I had a tough couple of years after the crash sorting out a lot of messes, and deciding whether or not I wanted to continue. I was tempted for a while to go back into corporate life, but I still believed in my company and I wanted to finish what I had started.
I bought back my company and basically asked the 500,000 people who used our products to start paying for them. We re-grew the business from the grass roots up and after four years we were back up to employing 10 staff.
It is always a good idea to partner up with people, especially in today’s climate where you may find it difficult to secure funding. If you get with the right partner it can really help push you through.
WU: What do you put your growth down to? While everyone is retrenching, you are expanding.
WTW: My company group has grown 35% and Moonfruit has grown 70%. I think the drivers for this success is that we were in the market place quite early on. Blogs helped us a lot because it is necessary for people to be able to advertise themselves as widely as they can as cheaply as they can. This climate has created this whole new market of freelancers, consultants and small businesses who all want their own websites.
We did two major things this year to help the business grow. Firstly, I did a campaign for Gambi (out ethical hosting company) concerning the liberalisation of the internet. Next year people will be able to set up registries to have any extension to their websites. For example, right now we have dot net, dot com, dot uk etc, but next year you can have anything such as dot NYC, dot London, dot Microsoft and dot apple. For companies this means a significant shift in their strategies. If you are plumber for example, it could mean that you have to be accredited to have the dot plumber extension, but it would also mean that as you are accredited, more people would visit your site.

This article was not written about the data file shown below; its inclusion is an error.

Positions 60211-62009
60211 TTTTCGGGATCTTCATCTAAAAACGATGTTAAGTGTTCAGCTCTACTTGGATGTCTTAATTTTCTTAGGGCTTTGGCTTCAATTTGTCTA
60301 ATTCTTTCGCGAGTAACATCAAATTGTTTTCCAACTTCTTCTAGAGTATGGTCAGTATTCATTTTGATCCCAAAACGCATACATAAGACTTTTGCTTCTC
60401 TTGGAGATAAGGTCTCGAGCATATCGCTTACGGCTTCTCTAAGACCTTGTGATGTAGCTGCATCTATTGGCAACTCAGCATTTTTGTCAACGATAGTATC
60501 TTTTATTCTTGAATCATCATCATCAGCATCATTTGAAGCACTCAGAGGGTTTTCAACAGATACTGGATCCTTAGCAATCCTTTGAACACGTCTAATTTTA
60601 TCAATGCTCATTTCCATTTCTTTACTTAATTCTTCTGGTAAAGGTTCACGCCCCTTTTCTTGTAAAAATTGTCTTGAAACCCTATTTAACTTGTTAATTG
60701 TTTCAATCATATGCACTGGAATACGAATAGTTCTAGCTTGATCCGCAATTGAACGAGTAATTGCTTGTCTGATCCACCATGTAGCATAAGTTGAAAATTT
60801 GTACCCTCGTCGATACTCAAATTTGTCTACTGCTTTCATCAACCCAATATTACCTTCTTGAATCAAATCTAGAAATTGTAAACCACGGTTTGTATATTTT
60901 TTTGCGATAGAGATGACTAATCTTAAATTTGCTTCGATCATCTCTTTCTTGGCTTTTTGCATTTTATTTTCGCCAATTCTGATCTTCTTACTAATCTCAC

Then of course, we did the Twitter campaign! Social media is ideal for women because we like to communicate, and Twitter is great because conversations are updated rapidly. We decided to celebrate our tenth anniversary by giving away a free MacBook to 10 people who wrote the most creative sentence including the word Moonfruit. Traffic to our site increased 1300%. We were number one on trending topics for three days. We got picked up by Forbes Today, The Wall Street Journal and Silicon Valley publications; in all we had over 300 articles written about us since the campaign. We now have 32,000 followers on Twitter compared to 400 at the beginning of the campaign.
My advice here is to make sure that whatever campaign you run fits your brand and your customers. Ensure that what you are offering is something that they can relate to and actually want.
WU: How have you found your new clients?
WTW: Mainly through word of mouth, but we have always had a lot of partnerships. With Moonfruit we have a lot of people who distribute our brand, Sitemaker, as a white label. If someone wants to be a reseller for us we simply give them the modules and charge them £500.
WU: How do you target the reseller market?
WTW: We have a strategy of free products which people have the option to upgrade. We have a lot of people who will trial us, and they are by far the best type of advertising. Every time someone views their website they see “powered by Moonfruit” on it. We are looking to add more premium services so that we can upsell to our customers. We want to broaden our free base so that we have more people to channel to that. We are also tweaking our conversions at different rates. For example one of the things we did was to change the position of a button on a particular page where people were building a site to make it much clearer, and that immediately made a difference to our conversion rate. It is worth doing the bread and butter stuff like the tweaking of your websites as well as the big stuff like marketing.